Why Good Writers Keep Journals


by Danielle Lincoln Hanna

At some point in my early teens, I heard it said that good writers keep journals. At the time, I wasn’t sure how jotting down events from my boring little life could possibly affect my ability to pen a novel. But since I was already keeping a journal anyway, I filed the tidbit away in the back of my mind and waited to see if journaling would contribute anything besides word count.

A couple of decades and more than a million words later, I now credit my journal as one of the primary tools that helped me become a better writer.

 I’m sure you’re familiar with the image of the artist in the park, sketchpad on her knee and pencil in hand. If you looked over her shoulder, you might see the duck pond recreated on paper. Or the old man on the park bench. Or the flower growing out of the crack in the sidewalk.

What’s this artist doing?

She’s sketching from life models.

But why do you see that artist in the park? Or the classroom of artists pouring their heart and soul into the fruit bowl on their teacher’s desk? Why do even the best artists use models to pose for their artwork?

Because it’s really, really hard to transfer an idea straight from thin air to the canvas unless you thoroughly understand what it looks like. You may think you know what it looks like. But as I discover (repeatedly) with my personal colored pencil set … I really have no clue what the image in my head looks like.

What if we writers had the opportunity to sketch from life models?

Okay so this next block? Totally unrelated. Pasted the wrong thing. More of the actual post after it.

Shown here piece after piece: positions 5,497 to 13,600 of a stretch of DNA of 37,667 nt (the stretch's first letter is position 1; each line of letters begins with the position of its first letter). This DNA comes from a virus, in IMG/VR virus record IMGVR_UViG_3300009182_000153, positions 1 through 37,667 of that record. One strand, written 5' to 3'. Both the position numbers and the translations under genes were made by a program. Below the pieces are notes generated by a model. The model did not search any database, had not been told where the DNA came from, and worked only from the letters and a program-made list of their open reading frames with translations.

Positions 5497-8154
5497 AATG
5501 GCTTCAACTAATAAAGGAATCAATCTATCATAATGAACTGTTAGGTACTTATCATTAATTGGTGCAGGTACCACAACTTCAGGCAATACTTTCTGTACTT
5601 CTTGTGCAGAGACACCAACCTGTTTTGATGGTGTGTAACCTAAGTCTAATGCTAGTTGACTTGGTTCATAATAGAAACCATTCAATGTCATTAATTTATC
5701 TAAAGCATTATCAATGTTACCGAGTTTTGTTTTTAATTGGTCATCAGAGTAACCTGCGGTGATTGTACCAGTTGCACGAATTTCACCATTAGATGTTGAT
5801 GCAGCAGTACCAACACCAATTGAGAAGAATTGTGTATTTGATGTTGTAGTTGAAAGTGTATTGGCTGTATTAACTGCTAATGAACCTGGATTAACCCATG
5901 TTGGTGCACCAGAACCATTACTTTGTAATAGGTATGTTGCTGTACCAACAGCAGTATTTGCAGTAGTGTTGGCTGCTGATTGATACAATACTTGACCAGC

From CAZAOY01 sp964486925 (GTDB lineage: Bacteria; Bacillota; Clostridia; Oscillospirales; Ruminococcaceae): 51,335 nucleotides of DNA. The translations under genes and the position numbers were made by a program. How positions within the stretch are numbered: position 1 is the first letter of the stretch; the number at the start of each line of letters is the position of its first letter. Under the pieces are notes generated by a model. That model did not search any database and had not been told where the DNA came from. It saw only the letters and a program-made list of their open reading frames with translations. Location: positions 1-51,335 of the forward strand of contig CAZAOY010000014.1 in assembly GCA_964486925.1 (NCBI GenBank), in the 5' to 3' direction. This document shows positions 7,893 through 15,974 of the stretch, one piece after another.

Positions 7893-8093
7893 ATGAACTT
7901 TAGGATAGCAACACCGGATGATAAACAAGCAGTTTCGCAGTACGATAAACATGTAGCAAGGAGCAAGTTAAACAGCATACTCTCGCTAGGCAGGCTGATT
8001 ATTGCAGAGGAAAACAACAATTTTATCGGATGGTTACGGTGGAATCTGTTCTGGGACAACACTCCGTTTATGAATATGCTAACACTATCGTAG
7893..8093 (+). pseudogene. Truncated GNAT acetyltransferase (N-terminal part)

We do. As a writer, your journal is your sketchpad. The events of your life and the people you interact with are your life models. And you will journal about them for the same reasons an artist sketches in the park:

  • To improve your eye for detail
  • To strengthen your writing’s accuracy and authenticity
  • To recognize story-worthy material in the real world.

If you want to bring your fiction to life, there is no better way than to “sketch from life models,” using your journal as your sketch pad. Why not give these journaling prompts a try and see what I mean?

  • Grab your journal and go to your favorite coffee shop, bookstore, zoo – whatever. (In fact, never leave your house without a journal.) Then take some time to actually sit down and write about everything you see, hear, touch, feel, and taste. Go ahead. See if it doesn’t open whole new worlds to you as a journal keeper and a writer.
  • Curl up with your journal in your favorite writing space. Think about a recent experience that was very emotional. Retell what happened, taking time to explore your feelings in detail. Do you have a story character with a parallel experience? Journal about how your personal experience can inform how you’ll write your character. Then – of course – go write the character’s story!

On some level, all stories are “based on a true story.” Often times, they are YOUR story. So go sketch from life models. See if it doesn’t add a whole new layer to your novel-in-progress. 

Danielle Lincoln Hanna learned how to read and write at age four and has been keeping a journal since she was five. She is the author of Journaling to Become a Better Writer: Seven Keys to More Authentic Fiction. When she’s not camping, hiking, and biking with her dog Molly, she can be found penning her “Hearth & Homicide Suspense,” a blend of crime fiction meets Thomas Kinkade. Her newsletter is available at www.DanielleLincolnHanna.com/newsletter.







If you want to learn how journaling can help you tackle life's challenges such as becoming a better writer, please download the free eBook, The Journaling Guide to Manage The Stress and Strains of Life 

Journaling Guide to Manage the Stress and Strains of Life

Journaling offers a special kind of magic for writers. Our 14 Days of Journal Magic for Writers self-paced journaling course uses daily prompts and instruction to help you hone and strengthen your craft. 

14 Days of Journal Magic for Writers - Self Paced Journaling Course